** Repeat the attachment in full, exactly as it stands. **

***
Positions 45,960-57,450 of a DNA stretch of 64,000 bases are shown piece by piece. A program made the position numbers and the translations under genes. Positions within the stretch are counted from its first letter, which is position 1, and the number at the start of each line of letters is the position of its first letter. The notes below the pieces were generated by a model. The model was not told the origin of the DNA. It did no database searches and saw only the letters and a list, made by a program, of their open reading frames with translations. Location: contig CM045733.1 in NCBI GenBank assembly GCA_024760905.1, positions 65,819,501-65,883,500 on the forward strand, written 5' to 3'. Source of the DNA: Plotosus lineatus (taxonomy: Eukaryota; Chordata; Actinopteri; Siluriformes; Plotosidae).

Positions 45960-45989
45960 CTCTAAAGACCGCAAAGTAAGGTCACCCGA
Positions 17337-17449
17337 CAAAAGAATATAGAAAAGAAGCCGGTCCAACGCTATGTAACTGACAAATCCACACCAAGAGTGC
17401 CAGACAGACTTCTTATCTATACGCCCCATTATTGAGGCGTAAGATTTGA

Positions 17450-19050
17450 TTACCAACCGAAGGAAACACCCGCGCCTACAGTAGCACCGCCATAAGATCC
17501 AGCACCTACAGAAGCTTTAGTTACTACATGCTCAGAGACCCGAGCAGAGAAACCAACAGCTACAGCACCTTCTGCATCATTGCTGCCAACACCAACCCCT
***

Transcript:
Positions 45,960-57,450 of a DNA stretch of 64,000 bases are shown piece by piece. A program made the position numbers and the translations under genes. Positions within the stretch are counted from its first letter, which is position 1, and the number at the start of each line of letters is the position of its first letter. The notes below the pieces were generated by a model. The model was not told the origin of the DNA. It did no database searches and saw only the letters and a list, made by a program, of their open reading frames with translations. Location: contig CM045733.1 in NCBI GenBank assembly GCA_024760905.1, positions 65,819,501-65,883,500 on the forward strand, written 5' to 3'. Source of the DNA: Plotosus lineatus (taxonomy: Eukaryota; Chordata; Actinopteri; Siluriformes; Plotosidae).

Positions 45960-45989
45960 CTCTAAAGACCGCAAAGTAAGGTCACCCGA
Positions 17337-17449
17337 CAAAAGAATATAGAAAAGAAGCCGGTCCAACGCTATGTAACTGACAAATCCACACCAAGAGTGC
17401 CAGACAGACTTCTTATCTATACGCCCCATTATTGAGGCGTAAGATTTGA

Positions 17450-19050
17450 TTACCAACCGAAGGAAACACCCGCGCCTACAGTAGCACCGCCATAAGATCC
17501 AGCACCTACAGAAGCTTTAGTTACTACATGCTCAGAGACCCGAGCAGAGAAACCAACAGCTACAGCACCTTCTGCATCATTGCTGCCAACACCAACCCCT